When Republicans seized control of the United States House of Representatives in last November’s elections, there was wide speculation that it was a victory for the for-profit education industry. Analysts understood that a Republican House would likely stand in the way of legislation calling for the type of stringent regulations commonly advocated by several Democratic lawmakers.
Sen. Tom Harkin, Democrat from Iowa and chairman of the Health, Education, Labor, and Pensions Committee, held a series of high-profile hearings in 2010, accusing for-profit schools (many of which are predominantly online universities like the University of Phoenix, Kaplan University, and Strayer University) of abusing taxpayer-funded federal student loan dollars for the sake of their bottom lines.
Sector analysts are confident that any standalone legislation calling for further regulation of the for-profit education industry from Harkin and allies in the Senate won’t carry as much momentum as it might have in 2010. "I don’t think that any legislation that’s proposed by Harkin or Dick Durbin (D-Ill.) has any chance even of making it out of the Senate, much less getting through the House," says Trace Urdan, a for-profit education analyst and managing director at investment bank Signal Hill Capital.
While Democrats hoping to further regulate the for-profit education industry may not be able to pass sweeping legislation, they do have a significant amount of leverage thanks to an exemption critical to for-profit schools that expires in July. The schools are currently exempt from a rule that requires at least 10 percent of their revenue to come from sources outside of federal aid. Most major for-profit schools rely on the exemption for survival and will need an extension, or else they’ll be forced to raise tuition prices and risk running afoul of new gainful employment regulations designed to keep the cost of college commiserate with potential earnings, analysts say.
Jarrel Price, an analyst and vice president at research firm Height Analytics feels Senate Democrats, who could stand in the way of this extension, will ultimately concede to the industry because schools like the University of Phoenix, which boasts more than 380,000 students according to the Department of Education, are "too big to fail." However, Democrats won’t concede without making demands of their own, knowing that many for-profit schools would falter without an extension. "Tom Harkin will demand his pound of flesh," says Urdan. What that regulatory pound of flesh might be, is unclear, both analysts say.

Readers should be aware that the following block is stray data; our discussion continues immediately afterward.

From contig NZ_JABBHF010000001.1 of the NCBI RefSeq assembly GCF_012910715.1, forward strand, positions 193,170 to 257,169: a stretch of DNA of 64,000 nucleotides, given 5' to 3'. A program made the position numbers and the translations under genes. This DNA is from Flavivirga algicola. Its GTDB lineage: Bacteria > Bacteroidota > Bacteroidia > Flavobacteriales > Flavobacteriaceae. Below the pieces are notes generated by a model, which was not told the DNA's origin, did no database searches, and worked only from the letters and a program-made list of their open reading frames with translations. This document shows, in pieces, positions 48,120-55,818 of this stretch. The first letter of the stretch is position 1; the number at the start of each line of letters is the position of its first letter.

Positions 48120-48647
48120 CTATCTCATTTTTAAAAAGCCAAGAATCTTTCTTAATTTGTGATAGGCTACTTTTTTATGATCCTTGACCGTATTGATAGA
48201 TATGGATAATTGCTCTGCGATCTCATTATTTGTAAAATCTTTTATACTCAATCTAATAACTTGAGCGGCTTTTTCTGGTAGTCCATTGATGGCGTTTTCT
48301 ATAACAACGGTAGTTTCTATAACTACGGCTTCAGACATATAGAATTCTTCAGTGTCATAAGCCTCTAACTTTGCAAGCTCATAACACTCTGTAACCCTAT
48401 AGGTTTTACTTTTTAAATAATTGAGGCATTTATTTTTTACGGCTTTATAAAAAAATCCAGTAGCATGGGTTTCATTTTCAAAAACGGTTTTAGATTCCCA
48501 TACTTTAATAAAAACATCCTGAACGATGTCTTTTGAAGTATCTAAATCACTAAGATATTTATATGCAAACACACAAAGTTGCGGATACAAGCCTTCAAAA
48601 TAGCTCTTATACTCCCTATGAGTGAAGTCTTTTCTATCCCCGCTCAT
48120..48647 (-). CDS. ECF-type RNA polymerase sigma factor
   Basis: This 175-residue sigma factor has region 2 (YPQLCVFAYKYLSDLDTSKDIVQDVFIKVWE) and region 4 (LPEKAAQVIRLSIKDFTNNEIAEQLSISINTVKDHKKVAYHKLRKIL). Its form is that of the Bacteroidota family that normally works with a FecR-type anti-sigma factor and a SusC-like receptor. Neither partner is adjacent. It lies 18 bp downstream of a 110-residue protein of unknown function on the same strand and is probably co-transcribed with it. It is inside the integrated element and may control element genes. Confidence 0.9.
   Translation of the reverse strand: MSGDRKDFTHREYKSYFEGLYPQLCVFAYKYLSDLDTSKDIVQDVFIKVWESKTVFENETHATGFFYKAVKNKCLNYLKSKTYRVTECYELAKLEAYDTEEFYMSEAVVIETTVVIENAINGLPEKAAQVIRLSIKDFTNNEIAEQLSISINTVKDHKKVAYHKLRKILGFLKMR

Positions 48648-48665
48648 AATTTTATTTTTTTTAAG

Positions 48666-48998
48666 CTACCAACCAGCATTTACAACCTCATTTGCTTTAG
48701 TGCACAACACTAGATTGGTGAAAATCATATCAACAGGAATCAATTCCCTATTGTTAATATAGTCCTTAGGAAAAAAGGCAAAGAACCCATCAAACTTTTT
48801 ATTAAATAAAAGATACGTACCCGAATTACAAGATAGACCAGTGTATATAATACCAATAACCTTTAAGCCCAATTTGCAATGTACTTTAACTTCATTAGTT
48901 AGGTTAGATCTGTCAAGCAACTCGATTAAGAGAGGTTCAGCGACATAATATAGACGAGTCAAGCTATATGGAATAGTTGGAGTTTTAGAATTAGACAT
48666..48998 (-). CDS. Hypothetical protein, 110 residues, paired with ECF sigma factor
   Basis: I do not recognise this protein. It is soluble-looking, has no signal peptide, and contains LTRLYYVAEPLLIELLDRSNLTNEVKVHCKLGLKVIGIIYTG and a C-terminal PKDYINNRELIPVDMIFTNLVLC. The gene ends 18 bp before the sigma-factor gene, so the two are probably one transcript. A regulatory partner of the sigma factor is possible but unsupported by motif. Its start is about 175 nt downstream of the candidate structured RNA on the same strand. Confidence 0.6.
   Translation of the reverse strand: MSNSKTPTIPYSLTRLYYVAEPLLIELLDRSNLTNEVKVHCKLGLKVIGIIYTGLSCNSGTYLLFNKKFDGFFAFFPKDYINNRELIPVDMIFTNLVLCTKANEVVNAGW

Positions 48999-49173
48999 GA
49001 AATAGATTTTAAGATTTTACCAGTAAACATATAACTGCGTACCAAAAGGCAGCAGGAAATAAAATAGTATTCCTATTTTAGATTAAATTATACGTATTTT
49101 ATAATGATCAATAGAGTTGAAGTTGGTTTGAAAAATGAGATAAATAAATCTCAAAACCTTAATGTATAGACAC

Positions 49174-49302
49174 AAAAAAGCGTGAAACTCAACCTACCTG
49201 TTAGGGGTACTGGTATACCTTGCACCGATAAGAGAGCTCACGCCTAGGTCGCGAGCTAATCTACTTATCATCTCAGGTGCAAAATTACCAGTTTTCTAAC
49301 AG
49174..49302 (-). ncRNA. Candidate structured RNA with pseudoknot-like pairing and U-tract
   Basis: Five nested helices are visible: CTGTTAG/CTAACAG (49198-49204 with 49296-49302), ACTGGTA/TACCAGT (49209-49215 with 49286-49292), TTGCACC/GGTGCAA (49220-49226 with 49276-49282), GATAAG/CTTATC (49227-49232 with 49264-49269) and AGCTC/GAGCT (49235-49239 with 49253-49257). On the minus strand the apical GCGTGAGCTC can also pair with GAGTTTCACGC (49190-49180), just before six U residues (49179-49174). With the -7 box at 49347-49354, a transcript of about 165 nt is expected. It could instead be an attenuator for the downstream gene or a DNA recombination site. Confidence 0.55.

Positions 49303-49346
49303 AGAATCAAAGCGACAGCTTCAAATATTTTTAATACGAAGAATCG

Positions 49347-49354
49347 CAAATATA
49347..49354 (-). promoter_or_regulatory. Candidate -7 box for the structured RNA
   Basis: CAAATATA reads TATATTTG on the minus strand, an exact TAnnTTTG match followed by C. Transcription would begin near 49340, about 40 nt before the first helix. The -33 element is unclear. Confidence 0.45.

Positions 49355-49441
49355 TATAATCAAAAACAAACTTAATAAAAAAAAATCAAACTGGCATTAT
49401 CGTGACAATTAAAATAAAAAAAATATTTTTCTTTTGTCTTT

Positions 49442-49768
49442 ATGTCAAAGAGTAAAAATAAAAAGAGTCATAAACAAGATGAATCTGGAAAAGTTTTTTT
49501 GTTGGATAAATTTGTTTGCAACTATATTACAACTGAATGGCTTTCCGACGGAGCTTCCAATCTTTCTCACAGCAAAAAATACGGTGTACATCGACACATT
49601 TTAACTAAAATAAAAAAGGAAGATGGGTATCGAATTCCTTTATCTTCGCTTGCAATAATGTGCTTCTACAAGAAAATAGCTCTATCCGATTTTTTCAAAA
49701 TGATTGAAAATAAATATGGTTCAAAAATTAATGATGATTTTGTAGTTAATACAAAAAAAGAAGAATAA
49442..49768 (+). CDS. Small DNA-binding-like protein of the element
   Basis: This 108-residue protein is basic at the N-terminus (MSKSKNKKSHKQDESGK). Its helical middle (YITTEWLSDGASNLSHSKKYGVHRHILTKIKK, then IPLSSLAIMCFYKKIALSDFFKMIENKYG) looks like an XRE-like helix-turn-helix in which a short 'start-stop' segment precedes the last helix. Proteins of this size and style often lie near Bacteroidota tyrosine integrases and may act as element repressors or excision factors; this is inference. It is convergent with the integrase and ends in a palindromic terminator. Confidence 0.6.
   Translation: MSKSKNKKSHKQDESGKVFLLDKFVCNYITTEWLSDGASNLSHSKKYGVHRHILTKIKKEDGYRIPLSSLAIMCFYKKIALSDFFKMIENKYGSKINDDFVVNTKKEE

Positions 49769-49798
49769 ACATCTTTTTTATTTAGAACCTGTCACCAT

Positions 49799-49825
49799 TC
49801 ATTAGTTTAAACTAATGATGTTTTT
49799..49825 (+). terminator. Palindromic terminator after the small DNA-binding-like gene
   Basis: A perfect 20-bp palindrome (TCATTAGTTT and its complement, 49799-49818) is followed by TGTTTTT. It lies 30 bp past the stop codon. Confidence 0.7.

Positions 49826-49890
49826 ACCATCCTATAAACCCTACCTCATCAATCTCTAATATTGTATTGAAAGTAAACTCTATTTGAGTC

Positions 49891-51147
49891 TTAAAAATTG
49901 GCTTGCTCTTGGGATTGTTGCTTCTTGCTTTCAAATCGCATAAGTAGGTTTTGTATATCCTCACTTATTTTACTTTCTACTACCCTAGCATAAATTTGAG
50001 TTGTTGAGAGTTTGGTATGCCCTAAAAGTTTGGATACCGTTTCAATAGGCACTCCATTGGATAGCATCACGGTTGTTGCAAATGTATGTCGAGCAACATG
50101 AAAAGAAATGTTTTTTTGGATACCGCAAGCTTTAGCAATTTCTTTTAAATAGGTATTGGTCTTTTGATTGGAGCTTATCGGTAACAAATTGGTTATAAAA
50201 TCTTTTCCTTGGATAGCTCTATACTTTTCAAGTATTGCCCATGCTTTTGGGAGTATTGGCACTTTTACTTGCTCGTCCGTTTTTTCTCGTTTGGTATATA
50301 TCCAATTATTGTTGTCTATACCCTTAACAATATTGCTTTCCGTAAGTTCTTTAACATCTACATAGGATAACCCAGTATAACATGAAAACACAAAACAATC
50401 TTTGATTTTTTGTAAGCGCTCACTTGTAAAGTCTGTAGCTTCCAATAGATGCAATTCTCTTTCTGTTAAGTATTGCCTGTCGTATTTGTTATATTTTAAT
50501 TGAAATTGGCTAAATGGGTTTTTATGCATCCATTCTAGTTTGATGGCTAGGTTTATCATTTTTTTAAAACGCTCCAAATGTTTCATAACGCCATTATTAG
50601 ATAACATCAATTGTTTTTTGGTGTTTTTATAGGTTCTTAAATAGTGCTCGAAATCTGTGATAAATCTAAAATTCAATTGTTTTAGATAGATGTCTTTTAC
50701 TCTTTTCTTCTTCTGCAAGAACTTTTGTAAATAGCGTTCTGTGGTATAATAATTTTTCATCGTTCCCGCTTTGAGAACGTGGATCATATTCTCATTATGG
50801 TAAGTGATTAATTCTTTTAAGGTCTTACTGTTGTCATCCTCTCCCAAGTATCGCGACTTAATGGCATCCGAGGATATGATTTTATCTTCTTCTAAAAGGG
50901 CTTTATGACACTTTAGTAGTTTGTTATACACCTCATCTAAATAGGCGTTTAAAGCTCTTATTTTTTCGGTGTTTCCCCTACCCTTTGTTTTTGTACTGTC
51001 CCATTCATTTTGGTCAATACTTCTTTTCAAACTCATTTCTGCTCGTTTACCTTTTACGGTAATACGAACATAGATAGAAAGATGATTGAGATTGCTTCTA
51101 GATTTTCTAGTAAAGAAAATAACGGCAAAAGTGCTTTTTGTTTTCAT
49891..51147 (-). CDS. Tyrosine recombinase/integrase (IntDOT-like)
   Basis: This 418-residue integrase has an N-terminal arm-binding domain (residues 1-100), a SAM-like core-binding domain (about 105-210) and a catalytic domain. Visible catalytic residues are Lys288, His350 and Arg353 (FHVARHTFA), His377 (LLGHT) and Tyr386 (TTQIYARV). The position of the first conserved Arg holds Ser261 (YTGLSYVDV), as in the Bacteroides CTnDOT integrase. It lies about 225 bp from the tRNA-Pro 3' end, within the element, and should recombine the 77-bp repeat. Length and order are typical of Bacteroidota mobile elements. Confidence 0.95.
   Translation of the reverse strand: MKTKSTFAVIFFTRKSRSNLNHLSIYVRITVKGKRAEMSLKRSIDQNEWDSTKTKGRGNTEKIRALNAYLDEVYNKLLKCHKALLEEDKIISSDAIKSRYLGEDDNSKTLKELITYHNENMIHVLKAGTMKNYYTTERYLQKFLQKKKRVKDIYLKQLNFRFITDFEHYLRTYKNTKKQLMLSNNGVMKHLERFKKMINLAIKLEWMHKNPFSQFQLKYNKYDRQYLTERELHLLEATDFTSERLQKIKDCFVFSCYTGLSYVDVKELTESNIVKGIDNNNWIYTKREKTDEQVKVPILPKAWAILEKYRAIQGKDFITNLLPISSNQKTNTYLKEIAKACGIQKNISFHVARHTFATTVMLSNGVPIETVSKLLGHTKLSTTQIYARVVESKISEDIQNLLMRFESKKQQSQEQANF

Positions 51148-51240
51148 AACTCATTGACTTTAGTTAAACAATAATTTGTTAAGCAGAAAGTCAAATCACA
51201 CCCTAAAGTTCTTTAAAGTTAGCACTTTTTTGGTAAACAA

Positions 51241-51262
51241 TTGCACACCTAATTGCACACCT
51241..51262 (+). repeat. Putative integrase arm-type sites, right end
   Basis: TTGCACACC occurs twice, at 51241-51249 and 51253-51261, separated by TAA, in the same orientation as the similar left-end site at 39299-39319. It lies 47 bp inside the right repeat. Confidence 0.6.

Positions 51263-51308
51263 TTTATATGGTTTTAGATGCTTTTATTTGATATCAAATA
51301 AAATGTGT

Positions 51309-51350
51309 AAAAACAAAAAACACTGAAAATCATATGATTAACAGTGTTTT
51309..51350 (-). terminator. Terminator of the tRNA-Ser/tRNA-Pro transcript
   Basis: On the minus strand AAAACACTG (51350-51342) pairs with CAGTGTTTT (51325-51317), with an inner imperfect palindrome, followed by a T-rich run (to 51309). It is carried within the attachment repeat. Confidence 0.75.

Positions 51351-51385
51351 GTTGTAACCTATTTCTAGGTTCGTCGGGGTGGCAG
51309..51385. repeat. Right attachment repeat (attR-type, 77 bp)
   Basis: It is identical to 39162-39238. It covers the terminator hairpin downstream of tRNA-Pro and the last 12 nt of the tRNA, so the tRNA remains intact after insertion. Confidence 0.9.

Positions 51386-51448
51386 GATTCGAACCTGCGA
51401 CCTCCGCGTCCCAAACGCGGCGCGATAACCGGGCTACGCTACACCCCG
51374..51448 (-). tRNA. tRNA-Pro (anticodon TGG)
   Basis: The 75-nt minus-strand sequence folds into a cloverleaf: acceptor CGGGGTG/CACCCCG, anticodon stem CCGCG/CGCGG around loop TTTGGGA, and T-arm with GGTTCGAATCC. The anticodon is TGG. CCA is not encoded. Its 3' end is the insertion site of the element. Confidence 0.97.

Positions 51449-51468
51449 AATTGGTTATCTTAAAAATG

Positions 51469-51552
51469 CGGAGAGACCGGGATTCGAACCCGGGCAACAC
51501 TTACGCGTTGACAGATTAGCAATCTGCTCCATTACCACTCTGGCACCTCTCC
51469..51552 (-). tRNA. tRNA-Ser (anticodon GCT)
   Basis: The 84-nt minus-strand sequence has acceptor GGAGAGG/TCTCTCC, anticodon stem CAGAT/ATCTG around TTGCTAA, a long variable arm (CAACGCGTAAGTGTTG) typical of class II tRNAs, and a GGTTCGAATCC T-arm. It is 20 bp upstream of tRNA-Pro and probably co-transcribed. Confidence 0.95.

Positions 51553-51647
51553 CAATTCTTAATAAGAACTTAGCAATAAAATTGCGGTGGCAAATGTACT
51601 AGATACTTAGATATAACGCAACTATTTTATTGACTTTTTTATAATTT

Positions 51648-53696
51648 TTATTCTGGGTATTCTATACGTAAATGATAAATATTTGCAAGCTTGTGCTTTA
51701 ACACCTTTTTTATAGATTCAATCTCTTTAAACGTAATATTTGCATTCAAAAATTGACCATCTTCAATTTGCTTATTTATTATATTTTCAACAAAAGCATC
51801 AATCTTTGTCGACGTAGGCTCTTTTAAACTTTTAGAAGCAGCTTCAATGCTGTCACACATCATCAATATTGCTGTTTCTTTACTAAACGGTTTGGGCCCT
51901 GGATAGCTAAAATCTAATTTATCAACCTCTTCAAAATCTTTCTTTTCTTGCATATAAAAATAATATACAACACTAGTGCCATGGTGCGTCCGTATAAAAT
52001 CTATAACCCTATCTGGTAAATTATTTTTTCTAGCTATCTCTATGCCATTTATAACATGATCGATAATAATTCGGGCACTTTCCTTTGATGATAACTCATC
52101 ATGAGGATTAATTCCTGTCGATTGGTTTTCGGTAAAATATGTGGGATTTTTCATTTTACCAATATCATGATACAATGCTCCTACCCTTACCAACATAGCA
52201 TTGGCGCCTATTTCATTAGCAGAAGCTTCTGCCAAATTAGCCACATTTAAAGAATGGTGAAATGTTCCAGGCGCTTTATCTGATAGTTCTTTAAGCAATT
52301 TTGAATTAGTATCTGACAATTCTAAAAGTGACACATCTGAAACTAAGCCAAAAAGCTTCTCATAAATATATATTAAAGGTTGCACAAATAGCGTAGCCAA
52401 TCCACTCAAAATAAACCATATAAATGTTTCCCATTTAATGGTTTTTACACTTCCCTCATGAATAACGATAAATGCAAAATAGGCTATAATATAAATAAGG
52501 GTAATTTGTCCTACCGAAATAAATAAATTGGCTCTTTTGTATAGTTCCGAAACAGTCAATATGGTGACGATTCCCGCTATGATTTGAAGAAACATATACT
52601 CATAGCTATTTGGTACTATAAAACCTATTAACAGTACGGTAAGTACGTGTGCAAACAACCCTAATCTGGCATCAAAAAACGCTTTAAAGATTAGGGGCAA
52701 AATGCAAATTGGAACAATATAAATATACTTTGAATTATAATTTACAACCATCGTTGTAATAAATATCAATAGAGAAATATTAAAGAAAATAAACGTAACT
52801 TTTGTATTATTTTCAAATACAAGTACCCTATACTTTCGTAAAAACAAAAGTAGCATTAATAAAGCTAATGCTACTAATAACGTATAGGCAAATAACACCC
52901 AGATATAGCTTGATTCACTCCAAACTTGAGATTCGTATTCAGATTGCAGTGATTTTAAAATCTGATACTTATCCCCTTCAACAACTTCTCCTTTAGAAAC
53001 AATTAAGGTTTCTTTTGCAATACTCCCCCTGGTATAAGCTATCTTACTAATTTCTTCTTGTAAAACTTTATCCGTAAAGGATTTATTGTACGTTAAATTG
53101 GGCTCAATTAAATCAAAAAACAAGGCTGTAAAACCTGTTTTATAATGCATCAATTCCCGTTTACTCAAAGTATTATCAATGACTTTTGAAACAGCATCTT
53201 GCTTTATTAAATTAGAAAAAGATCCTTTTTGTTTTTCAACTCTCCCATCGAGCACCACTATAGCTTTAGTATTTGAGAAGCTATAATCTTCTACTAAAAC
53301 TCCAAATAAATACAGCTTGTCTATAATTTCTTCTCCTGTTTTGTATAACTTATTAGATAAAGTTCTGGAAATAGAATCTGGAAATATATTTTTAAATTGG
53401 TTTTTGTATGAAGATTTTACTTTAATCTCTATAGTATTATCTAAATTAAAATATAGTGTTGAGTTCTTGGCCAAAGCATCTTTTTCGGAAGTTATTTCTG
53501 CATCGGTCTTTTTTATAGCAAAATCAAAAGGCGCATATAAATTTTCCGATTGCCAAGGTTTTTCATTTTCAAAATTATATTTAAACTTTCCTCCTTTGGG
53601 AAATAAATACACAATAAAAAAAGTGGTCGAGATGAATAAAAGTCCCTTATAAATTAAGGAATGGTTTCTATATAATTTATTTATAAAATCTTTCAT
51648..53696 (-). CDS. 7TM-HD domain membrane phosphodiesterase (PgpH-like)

Democratic lawmakers have pushed for regulation in hopes of benefiting consumers like Shannon Croteau, who wanted her husband, a truck driver, to scale back his working hours so he could spend more time with her and their three children. However, if he reduced his hours, she knew she would have to go back to school to earn a job that would pay enough to make ends meet. She enrolled in a Kaplan University Online program in paralegal studies in 2008 in the hopes of boosting her income. She claims Kaplan recruiters told her that the program was accredited, but maintains that before she could finish her degree she learned that the program wasn’t accredited in her home state—New Hampshire—and that she amassed more than $30,000 in student loan debt with no degree to show for it. "Financially, it’s a huge, huge impact because now [my husband] has got to work even harder," she says. "[Plus], I couldn’t walk into a paralegal’s office right now and do what they’re supposed to do."
Kaplan maintains that Croteau’s plight is of her own making because of prior debts. "This student incurred a significant part of her debt before she enrolled at Kaplan University, and she reached her federal loan limit," according to a Kaplan University statement. "Although Kaplan cannot forgive loans to the federal government, we have forgiven her financial obligations to Kaplan. As we do with all students, we have tried to work with her to allow her to complete her degree, but she has resisted all of our efforts."
In an effort to ensure that students don’t find themselves in similar situations after enrolling in for-profit programs, the Department of Education will soon offer clear definitions of gainful employment regulations, which are meant to ensure that schools adequately prepare their students for the working world by examining their students’ debt load on graduation, student income, and student loan repayment rates. If a school doesn’t meet benchmarks in each of those areas it risks losing federal student loan funding, which for-profit schools rely on for survival.
A Department spokesperson maintains that the final gainful employment guidelines will be released early this year, but refuses to offer a specific date. While the Republicans in the House can block further legislation, it is unlikely that they will be able to dilute the regulations in the wake of an extended public commenting period on the proposed rules, analysts say. "There will be a significant number of changes to the final rule, but that does not mean that we should expect a broad softening of the rule," says Price of Height Analytics.